It Takes a Village…

by Carl Strang

This year, Mayslake Forest Preserve’s pair of great horned owls decided to use a squirrel nest for their own breeding attempt. In my first sweep of the preserve I did not find the nest, though I did see the male bird on watch, and thought that perhaps the nest was in one of two large tree cavities in that part of the preserve. I generally discount squirrel nests, in part because I never had seen an owl nest on such a platform, and in part because owls prefer something more substantial. A few days later I noticed a suspiciously flattened squirrel nest in that area, and sure enough, there was mom owl in incubation posture.

The supportive array of pine branches apparently made this squirrel nest seem more solid than most.

I informed Mayslake’s superb team of restoration volunteers, knowing they would want to be judicious in their activity around the nest. Some days later one of their leaders, Jacqui Gleason, came into my office with the news that a baby owl was on the ground under the nest.

The baby was small, still without feathers other than down.

We took it to the wildlife hospital that the Forest Preserve District maintains at Willowbrook Forest Preserve. They found the owlet covered with fly eggs but otherwise in good shape. Untended baby animals on the ground usually are doomed, and flies whose own young develop in decaying carcasses are quick to take advantage of a potential food source.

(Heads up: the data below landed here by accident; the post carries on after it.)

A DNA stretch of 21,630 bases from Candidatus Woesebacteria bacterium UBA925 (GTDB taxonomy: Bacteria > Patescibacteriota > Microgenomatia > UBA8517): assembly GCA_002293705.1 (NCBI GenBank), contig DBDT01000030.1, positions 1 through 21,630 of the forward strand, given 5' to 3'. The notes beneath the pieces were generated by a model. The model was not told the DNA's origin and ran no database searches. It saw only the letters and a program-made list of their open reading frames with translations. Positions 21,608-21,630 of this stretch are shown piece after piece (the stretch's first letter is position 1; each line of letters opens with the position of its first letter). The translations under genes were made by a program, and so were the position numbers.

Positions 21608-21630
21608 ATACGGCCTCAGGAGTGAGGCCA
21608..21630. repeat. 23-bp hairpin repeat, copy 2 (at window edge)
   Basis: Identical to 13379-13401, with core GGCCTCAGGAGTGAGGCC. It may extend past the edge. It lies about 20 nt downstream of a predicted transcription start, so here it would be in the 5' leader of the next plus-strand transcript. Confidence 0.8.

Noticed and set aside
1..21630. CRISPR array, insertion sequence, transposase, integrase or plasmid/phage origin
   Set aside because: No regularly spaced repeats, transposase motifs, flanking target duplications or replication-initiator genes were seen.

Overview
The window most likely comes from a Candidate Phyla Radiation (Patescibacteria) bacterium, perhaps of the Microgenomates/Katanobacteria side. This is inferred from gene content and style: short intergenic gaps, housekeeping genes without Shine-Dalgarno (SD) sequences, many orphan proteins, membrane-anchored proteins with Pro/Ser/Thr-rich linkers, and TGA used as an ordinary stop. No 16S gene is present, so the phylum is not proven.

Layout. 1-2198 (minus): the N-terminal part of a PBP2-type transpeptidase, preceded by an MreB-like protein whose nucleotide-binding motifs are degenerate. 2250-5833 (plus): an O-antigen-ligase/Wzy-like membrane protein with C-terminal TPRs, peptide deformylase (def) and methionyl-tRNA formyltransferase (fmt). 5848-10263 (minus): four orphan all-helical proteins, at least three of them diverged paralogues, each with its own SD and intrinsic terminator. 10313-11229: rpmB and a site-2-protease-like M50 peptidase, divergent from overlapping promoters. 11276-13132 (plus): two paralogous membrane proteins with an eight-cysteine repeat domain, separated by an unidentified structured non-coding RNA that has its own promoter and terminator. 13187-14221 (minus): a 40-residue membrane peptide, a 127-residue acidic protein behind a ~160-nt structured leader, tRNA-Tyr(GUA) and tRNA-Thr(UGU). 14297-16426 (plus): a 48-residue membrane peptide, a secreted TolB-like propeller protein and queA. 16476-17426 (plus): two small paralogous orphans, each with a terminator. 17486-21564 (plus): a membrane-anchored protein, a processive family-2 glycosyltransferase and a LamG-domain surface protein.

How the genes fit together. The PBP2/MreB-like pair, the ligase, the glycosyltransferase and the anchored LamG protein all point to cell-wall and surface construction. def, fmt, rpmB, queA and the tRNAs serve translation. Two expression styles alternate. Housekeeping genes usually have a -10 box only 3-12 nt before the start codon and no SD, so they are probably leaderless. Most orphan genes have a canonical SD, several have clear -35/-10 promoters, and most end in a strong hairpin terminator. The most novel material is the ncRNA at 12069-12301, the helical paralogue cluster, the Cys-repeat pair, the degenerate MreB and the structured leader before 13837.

A few days later, after there had been time enough for Willowbrook’s animal care staff to be certain the baby was free of maggots, plans were made to return the baby to the nest. Rose Augustine, Willowbrook’s Wildlife Specialist (responsible for managing animal care and making decisions about return of rehabilitated animals to the wild), brought the bird. Mike Wiseman, Grounds Maintenance Foreman and experienced owl returner, brought his climbing equipment.

As Mike made his climb, the mother owl peered over the edge of the nest.

She flushed when he was just a short distance below. The rest of us watched out, in case she was one of the few individuals that will attack a person at their nest. Mike found a second baby in the nest and lowered it in a bucket. Rose sent up a wooden platform specially built to provide a solid foundation for a great horned owl nest. Mike set the platform in place, nailed it to the tree, and returned the nest which he temporarily had set off to the side. In the nest was a cottontail rabbit carcass, the baby owls’ meal. Last, the owlets were returned to the nest.

Mike holds one of the babies to give us a final view.

Rose and Mike headed off to return another great horned owl nestling to its home in Bolingbrook. Since that day the parent owls have continued to care for their young, but they have been understandably nervous about the uninvited home invasion and makeover. Also, the growing young no longer need to be brooded full time.

Mother owl on the remodeled nest.